- Number of employees
- Per-occurrence limit
- General aggregate limit
You may be able to acquire general liability insurance at a discounted rate by purchasing it as part of a business owner’s policy (BOP) rather than as a standalone policy. A BOP is a more comprehensive solution that includes multiple forms of coverage, such as business interruption and property insurance.
While general liability is the most important type of insurance to have, there are several other forms of coverage you should be aware of. Below are some other types of insurance all toy stores should obtain:
Commercial Property Insurance
Stores that own the space they’re in will need property insurance. And in addition to covering buildings and other commercial spaces, property insurance can also protect equipment and inventory.
Make sure the commercial property policy you select fully covers your store’s toy inventory. In addition to having limits that are at least equal to the value of your store’s inventory, the policy should also cover both electronic and non-electronic toys.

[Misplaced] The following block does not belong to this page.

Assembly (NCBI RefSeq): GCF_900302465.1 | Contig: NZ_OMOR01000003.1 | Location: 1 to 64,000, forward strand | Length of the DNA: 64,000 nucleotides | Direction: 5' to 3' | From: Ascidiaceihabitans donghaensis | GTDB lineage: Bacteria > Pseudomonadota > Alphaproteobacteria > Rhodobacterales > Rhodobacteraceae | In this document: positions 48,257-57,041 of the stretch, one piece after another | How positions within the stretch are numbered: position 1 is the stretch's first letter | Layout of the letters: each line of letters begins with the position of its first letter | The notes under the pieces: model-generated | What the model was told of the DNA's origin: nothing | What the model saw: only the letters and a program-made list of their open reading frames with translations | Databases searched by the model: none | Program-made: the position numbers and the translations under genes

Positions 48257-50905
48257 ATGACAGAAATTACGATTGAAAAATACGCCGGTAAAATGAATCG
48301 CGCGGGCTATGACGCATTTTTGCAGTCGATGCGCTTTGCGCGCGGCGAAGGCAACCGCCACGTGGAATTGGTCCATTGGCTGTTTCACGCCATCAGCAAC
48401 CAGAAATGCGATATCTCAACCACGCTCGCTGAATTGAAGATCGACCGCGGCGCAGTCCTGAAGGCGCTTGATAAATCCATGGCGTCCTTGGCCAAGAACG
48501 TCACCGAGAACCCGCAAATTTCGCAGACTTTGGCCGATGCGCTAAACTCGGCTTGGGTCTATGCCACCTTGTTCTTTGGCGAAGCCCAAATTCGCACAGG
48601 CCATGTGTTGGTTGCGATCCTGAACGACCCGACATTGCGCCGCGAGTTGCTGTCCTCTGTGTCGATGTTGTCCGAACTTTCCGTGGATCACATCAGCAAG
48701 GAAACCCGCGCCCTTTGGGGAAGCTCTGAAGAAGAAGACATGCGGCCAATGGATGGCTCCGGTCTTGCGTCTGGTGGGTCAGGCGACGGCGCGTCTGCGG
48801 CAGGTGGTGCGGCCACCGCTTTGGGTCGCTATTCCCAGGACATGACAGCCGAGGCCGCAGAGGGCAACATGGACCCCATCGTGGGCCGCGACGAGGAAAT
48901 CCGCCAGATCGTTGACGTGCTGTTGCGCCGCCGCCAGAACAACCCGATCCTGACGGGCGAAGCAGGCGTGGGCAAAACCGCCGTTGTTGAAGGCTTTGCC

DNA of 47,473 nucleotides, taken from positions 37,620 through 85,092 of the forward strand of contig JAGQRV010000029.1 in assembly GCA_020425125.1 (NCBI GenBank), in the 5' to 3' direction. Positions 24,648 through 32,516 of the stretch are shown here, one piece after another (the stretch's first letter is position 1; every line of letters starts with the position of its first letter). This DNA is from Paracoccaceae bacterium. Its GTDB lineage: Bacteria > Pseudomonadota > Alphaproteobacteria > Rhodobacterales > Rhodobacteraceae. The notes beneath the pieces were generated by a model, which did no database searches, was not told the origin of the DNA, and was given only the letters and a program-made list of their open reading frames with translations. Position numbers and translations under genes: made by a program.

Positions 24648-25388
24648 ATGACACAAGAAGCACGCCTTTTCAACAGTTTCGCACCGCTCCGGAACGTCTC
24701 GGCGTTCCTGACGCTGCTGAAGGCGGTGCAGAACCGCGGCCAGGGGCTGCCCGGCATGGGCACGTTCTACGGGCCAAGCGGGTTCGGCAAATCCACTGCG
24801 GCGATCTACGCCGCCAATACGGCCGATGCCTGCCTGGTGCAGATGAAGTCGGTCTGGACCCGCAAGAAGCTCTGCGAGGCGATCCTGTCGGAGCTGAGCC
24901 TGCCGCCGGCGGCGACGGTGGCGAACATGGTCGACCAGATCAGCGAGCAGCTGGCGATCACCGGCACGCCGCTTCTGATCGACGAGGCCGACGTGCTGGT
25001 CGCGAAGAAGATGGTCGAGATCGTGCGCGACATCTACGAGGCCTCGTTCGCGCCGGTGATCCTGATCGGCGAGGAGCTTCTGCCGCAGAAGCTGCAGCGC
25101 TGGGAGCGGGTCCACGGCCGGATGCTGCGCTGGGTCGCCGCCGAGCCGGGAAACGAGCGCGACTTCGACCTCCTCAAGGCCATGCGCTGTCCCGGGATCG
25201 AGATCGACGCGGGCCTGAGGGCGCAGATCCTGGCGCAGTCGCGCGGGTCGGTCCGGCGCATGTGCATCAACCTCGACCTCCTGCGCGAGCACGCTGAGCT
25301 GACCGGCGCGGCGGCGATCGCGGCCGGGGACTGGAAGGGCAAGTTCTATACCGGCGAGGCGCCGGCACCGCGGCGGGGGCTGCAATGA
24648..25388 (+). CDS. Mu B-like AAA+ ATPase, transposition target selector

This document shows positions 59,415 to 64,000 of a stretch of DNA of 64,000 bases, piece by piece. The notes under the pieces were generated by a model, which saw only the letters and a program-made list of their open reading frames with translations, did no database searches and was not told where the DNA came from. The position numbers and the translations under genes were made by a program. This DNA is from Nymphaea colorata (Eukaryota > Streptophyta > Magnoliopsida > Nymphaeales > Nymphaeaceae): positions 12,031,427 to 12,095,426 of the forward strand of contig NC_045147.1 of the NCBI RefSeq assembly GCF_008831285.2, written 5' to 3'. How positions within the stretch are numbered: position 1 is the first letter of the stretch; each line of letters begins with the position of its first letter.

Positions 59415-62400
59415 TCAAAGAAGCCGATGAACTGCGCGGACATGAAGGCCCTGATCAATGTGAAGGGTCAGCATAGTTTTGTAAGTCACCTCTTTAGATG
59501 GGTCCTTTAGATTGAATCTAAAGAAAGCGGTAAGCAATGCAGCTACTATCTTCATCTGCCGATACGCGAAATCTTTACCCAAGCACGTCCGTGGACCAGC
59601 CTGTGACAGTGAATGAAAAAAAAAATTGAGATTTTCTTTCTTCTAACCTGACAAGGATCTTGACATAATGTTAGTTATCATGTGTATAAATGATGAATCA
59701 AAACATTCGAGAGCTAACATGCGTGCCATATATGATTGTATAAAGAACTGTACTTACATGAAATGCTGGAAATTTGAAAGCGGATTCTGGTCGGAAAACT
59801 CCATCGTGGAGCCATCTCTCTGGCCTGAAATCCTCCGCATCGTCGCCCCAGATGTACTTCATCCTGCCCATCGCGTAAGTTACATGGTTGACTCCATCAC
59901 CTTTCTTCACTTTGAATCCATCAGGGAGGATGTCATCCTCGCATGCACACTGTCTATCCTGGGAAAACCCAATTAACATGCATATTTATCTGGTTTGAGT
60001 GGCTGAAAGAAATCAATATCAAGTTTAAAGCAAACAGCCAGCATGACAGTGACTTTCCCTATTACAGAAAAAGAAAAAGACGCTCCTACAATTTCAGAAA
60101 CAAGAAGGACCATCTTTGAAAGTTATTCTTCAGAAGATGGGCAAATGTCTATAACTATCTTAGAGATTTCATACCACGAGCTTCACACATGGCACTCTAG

Commercial property insurance can be purchased through a business owner’s policy (BOP).
Product Liability Insurance
Businesses that sell products might be held responsible for damage or injuries that these products cause. Product liability insurance coverage helps protect against product-related risks.
Product liability insurance is especially important for toy stores. Even if all necessary warnings and precautions are in place, parents may sue a retailer if their child is injured by a toy. Regardless of the outcome of a lawsuit, the legal fees alone can cost a lot.
In addition to the policies outlined above, there are a few other types of coverage your toy store may require depending on certain aspects of your operations. Some of these might not apply to you, so be sure to ask your agent which policies are right for your business.
Workers’ Compensation Insurance
If your store has employees, most states will legally require you to have workers’ compensation insurance. This protects employers in the event of an on-the-job injury.